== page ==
Interview by Lula Criado
Stories have always inspired Biodesigner Jalila Essaïdi. Stories about safety, vulnerability and silk spiders. Stories about using silk in combat. Stories about Genghis Khan using silk in battle when he outfitted all of his horsemen with silk vests. Silk has always been an instrument in war.
Jalila Essaïdi —living and working in Eindhoven, The Netherlands— is blurring barriers between art and life science. Using biology and ecology as an artistic medium, she provokes criticism of social, political and ethical issues.
2.6g 329 m/s* —named after the weight and the velocity of a .22 calibre long rifle bullet— is a unique disruptive project which provokes the audience to question ‘Which forms of safety are socially important?’. With 2.6g 329 m/s, Essaïdi makes science fiction a reality by combining spider silk and human tissue to make bulletproof skin —a material stronger than steel which can stop even a bullet.
What do you most like and dislike about the period we live in?
You ask me to compare the period I live in with the abstract concept of many other periods, most of which I didn’t personally experience. I think this experience is critical to this question, and since I lived in the world before the Internet, I would choose instant access to information. Passing on information shaped our species (and I’m just a knowledge junkie). I can’t make up my mind what I dislike most, there are plenty of things need change, but all of these aren’t necessarily solely linked to just this period.
What is your chief enemy of creativity?
I am facing one right now. I must write my personal development- and multi-year focus plan for a grand. In my opinion, nothing is as bad for creativity as structuring and planning it ahead of time.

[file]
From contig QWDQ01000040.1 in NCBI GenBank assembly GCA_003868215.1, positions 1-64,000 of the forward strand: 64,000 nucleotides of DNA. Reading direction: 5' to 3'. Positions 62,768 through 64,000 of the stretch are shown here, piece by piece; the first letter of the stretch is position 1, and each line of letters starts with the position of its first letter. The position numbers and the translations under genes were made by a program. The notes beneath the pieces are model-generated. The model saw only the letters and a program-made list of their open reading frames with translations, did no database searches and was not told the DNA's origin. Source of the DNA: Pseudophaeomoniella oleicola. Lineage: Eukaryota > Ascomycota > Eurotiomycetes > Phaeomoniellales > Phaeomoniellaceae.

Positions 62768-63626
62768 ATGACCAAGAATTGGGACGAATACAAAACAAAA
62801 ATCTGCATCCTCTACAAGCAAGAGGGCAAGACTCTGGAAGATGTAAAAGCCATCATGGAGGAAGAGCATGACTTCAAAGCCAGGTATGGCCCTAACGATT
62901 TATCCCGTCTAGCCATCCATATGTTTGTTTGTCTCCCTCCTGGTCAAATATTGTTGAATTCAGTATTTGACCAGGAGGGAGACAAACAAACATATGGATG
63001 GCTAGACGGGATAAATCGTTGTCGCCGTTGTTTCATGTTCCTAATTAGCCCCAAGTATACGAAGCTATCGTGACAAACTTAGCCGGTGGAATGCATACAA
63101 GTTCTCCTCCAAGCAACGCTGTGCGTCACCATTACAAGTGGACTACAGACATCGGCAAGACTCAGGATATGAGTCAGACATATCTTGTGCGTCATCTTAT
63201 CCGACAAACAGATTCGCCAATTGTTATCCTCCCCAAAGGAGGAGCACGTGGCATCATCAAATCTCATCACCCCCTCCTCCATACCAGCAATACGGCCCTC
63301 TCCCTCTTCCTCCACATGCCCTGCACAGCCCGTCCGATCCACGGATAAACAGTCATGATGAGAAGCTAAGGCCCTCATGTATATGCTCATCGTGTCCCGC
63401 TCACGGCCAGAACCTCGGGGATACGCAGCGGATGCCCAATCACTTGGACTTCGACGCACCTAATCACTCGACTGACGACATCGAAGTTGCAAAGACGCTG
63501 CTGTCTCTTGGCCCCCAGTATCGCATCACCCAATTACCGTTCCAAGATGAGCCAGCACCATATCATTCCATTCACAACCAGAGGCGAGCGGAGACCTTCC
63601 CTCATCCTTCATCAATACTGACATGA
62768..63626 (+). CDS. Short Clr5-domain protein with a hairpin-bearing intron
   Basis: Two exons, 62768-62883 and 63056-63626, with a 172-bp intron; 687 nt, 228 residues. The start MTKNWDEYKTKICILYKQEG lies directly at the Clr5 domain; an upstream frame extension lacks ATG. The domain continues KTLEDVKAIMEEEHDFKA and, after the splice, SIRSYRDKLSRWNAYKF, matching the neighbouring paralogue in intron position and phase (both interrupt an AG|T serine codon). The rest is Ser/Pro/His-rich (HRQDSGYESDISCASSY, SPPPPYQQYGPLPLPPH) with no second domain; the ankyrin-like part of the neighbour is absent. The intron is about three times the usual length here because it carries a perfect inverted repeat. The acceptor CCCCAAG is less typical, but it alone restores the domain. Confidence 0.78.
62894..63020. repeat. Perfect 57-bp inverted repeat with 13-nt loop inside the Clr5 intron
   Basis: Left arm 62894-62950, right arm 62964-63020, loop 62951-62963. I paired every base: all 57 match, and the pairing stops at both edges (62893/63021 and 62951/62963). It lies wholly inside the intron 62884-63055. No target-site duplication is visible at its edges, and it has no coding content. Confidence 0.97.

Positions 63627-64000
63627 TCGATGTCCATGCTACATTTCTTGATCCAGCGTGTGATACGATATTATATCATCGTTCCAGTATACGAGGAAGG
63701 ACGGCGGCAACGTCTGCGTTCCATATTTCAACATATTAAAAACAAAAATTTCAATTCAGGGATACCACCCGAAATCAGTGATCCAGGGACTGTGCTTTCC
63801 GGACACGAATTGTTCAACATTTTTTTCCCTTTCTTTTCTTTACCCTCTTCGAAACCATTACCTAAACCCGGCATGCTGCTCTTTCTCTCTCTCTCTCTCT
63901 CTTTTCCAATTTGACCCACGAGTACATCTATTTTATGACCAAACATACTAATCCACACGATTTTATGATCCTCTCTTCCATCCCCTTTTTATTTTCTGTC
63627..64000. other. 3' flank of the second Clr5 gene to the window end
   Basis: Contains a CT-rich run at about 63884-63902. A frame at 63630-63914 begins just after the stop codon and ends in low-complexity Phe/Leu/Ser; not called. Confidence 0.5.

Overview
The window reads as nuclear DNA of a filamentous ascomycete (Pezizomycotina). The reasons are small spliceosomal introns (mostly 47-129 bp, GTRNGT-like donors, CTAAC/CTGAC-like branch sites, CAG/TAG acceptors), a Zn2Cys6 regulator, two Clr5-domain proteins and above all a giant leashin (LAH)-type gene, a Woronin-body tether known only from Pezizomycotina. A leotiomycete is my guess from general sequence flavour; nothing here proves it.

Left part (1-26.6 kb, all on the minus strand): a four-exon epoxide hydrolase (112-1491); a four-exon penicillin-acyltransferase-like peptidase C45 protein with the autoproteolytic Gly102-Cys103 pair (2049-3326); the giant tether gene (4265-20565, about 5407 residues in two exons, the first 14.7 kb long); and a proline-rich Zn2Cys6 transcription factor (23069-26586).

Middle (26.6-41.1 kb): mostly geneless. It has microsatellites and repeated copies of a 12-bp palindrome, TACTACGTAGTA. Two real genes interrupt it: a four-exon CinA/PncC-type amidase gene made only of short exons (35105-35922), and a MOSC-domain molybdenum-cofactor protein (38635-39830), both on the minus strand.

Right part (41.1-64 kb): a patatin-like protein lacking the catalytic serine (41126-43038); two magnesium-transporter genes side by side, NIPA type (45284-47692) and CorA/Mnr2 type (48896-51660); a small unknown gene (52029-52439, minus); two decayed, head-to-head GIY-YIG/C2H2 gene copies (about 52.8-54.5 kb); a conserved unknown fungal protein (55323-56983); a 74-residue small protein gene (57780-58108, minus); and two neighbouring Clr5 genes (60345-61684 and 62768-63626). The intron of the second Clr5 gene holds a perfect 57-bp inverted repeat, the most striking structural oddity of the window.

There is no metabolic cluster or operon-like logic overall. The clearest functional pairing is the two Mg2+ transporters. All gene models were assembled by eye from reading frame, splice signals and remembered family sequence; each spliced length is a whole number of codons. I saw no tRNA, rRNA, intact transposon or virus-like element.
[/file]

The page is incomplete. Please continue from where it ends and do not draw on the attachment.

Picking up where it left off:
If you had to give up one of your five senses, which one would it be?
When talking about the five traditional senses, it would be a smell, without a doubt. I think it is the easiest one to replace externally. You don’t need all the complex data that this sense provides you. Since you are dealing with easily analysed gasses, you can translate these results into a Boolean warning, indicating if something is terrible (rotten eggs) for you or not.
If you expand the choice to include all the now-known senses, I wonder what life would be like without thermoception. I guess it is primarily an early warning system for another reason: pain.
What is the worst piece of advice you have been given?
“Don’t do that. It’s too risky”. Living life without taking any risks sounds like boredom.
Do you consider yourself an introvert or an extrovert?
Without a doubt, introvert, leave me on my own, and I’m content. There is nothing more to say about this.
One for the ride… Who or what was the last person, place or thing that fascinated you?
I am not easily fascinated. I can’t remember the last time this spark of intense interest hit me with its full force. Most of the time, the dots are too easy to connect to be fascinating. (Either that or I don’t know enough about a topic to be fascinated).
Perhaps the working of fascination itself fascinates me. What triggers fascination? I know there are examples in the neuroscience of people with brain damage who are in a constant state of bliss and fascinated by everything around them. Is there a relation to enlightenment here?